Festival offers diversity in film

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Encouraging tolerance and cultural diversity is the ongoing goal for the JFilm: Pittsburgh Jewish Film Forum.

Held from March 24 to April 10, the festival, now in its 18th year, will feature more than 20 films over an 18-day period.

Films are shown at several venues throughout Pittsburgh and Westmoreland County including Southside Works, Carnegie Mellon University, and Point Park University. The Pittsburgh Jewish Film Forum is a program of the Jewish Federation of Greater Pittsburgh.

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“WHO DO YOU LOVE” stars David Oyelowo as Muddy Waters, and Alessandro Nivola as Leonard Chess.

“We’re always looking for films of high quality that are diverse in theme,” explained Kathryn Spitz Cohan, executive director of the Pittsburgh Jewish Film Forum. “We want films that run the gamut and we look for films that have a large range of topics.”

One of the films being shown during this year’s festival is “Who Do You Love,” a film about the famous Chess Brothers.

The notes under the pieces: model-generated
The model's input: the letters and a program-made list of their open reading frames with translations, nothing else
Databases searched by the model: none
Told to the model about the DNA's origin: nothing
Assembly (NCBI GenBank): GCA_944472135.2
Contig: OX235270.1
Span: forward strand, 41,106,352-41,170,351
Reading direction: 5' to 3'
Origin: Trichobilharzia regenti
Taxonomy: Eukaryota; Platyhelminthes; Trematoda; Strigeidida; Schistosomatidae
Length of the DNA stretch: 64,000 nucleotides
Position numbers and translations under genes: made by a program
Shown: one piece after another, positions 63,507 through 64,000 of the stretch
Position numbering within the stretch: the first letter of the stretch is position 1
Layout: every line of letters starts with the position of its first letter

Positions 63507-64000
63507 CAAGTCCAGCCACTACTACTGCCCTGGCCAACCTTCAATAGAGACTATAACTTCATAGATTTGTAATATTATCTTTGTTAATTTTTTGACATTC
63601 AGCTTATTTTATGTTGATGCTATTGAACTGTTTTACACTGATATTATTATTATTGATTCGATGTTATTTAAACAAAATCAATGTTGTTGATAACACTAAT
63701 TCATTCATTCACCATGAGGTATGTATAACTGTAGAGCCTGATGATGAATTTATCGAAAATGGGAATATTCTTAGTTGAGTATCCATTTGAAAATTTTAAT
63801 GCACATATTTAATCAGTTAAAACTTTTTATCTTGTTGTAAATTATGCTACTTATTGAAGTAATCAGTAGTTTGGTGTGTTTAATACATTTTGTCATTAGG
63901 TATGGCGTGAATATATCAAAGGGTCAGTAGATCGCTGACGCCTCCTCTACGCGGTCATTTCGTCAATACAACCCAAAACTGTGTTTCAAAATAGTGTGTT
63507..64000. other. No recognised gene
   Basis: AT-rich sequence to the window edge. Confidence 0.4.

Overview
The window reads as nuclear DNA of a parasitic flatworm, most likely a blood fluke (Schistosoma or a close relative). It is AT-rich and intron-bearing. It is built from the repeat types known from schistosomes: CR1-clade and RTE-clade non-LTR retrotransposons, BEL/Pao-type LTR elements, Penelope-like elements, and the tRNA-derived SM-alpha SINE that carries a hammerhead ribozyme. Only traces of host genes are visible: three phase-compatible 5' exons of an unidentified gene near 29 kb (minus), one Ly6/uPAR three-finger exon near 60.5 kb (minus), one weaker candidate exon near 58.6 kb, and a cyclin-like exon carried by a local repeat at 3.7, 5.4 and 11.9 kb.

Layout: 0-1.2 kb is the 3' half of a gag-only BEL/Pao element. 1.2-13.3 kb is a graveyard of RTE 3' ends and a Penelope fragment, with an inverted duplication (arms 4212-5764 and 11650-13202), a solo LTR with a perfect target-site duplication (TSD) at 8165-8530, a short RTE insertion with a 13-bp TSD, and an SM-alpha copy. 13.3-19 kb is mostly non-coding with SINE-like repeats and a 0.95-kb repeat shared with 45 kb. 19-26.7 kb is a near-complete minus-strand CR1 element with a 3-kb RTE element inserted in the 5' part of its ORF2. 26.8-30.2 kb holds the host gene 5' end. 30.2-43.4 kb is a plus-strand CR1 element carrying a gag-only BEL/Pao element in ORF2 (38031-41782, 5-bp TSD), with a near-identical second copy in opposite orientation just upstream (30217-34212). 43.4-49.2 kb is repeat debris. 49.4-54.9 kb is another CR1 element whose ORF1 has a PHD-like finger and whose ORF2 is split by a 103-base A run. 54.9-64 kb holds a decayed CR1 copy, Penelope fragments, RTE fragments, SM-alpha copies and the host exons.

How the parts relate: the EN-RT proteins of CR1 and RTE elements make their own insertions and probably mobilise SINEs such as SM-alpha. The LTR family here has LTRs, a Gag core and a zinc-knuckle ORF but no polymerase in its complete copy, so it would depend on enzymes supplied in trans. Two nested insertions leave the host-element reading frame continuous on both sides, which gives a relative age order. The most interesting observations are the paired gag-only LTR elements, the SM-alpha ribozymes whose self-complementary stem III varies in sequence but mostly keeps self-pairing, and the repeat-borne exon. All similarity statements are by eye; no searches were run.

Leonard and Phil Chess introduced mainstream America to blues legend Muddy Waters and Etta James, R&B/blues great Bo Diddley and rock pioneer Chuck Berry. The biopic tells the story of the Polish-Jewish immigrant Chess boys who founded Chess Records in the 1950s. The 90-minute film was directed by Jerry Zaks. “Who Do You Love?” won the Best Narrative award from the Atlanta Jewish Film Festival.

“Although the film is fictionalized, the acting, singing and soundtrack to the film are wonderful. The relationship between the two brothers, their wives and the musicians is what got me,” Spitz Cohan said.

“Who Do You Love” will be shown at the Southside Works Theater on March 31 at 7 p.m.

Another film is “Voices Unbound,” a documentary about the real kids that the movie, “The Freedom Writers,” which starred Hillary Swank, was based on. “Voices Unbound” will be shown at 4 p.m. on April 10 at Southside Works. The 91-minute film is directed by Daniel Anker.

“The beauty about this festival is that we are showing films that you wouldn’t normally see in the regular movie theater. They are entertaining, thought provoking and they create dialogue,” Spitz Cohan said.

Potential films are reviewed by 50 dedicated volunteers from September to December.

General admission for one film is $9; seniors 65 and older $8; college students and students ages 18 and under are $5 .

(For more information visit http://www.jfilmspgh.org or call 412-992-5203.)

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